Shrewsbury Selectmen Tackle Looming Budget

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Shrewsbury Selectmen Chairman Maurice DePalo, right, listens as Town Manager Daniel Morgado lays out the fiscal road ahead.
Shrewsbury Selectmen Chairman Maurice DePalo, right, listens as Town Manager Daniel Morgado lays out the fiscal road ahead. Photo Credit: John Swinconeck

SHREWSBURY, Mass. — A weak economy, a loss of federal money and state aid to Shrewsbury schools, stagnant business growth and unfunded state mandates — these factors and more are challenging Shrewsbury's finances as the town forms its fiscal 2014 budget.

In May, town meeting representatives approved a 2013 budget of more than $97.6 million. Included in that budget was almost $50 million for the school department, which still faced an $850,000 gap.

During a financial workshop Tuesday, Selectman Henry Fitzgerald noted the schools lost the equivalent of 32 full-time positions as a result of that budget.

“My concern is try to restore much as can, especially in the school department,” he said. “It's not going to happen quickly.”

In addition to the schools, the police department also wants more personnel to expand its 55-member department with four new positions: one new clerical position, one new dispatcher, one new sergeant, and one new patrolman.

The fire department wants to make one clerical position full-time and add a captain's position, bring the department up to 39 members.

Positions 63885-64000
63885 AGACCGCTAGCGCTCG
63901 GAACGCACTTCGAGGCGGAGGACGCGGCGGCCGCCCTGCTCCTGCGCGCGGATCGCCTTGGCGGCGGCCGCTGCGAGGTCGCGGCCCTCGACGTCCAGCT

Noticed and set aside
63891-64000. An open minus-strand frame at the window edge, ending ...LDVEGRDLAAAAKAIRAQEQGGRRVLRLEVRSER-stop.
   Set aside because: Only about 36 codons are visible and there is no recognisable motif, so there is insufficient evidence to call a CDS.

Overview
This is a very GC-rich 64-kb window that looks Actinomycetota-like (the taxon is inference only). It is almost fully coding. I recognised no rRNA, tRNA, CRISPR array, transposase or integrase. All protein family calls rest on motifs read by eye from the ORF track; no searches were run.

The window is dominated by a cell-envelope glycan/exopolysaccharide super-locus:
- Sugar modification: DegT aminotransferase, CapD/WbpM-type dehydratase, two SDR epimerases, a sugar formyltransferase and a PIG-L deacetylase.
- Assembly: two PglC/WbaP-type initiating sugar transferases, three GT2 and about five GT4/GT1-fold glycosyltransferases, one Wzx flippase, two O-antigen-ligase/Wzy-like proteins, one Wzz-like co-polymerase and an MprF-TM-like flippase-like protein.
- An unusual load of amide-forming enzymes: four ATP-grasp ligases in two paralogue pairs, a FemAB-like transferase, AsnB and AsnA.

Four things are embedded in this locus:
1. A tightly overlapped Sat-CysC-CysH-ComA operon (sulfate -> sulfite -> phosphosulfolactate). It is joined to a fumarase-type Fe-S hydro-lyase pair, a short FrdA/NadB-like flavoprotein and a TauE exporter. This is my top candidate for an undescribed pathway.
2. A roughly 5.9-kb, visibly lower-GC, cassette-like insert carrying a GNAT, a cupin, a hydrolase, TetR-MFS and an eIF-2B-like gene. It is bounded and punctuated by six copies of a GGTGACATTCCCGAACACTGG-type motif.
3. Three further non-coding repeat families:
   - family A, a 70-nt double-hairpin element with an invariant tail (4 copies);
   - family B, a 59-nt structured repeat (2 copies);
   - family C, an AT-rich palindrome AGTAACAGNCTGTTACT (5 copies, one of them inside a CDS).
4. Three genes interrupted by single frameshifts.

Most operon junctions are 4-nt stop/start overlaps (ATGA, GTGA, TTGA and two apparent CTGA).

On the municipal side, Morgado said he prefers to keep costs down by not creating new positions. For example, the town's plumbing inspections are contracted out to four people. While there is a backlog of plumbing inspections, Morgado said contracting plumbing inspections is still preferable, because the town doesn't have to pay insurance or contribute to pensions.

Selectman Moira Miller said she is concerned about the rising costs of employee pensions and healthcare, which she said is the top threat to the town's fiscal health.

There are some notable bright spots in the budget outlook. The town has little debt, relatively speaking. Also, Shrewsbury had the 12th lowest average tax rate in 2012 out of 46 towns in Worcester County, far below communities such as Westborough, with an annual $7,790 rate, and Northborough at $6,114. In Shrewsbury, the average 2012 property tax bill was $4,139, an increase of more than $184 over the previous year.

Tuesday's meeting was a first step in a long trudge in the town's journey to form next year's budget. The 2013 town meeting will be held May 20, following town elections on May 7. The finance committee will issue its final budget recommendations in late April.

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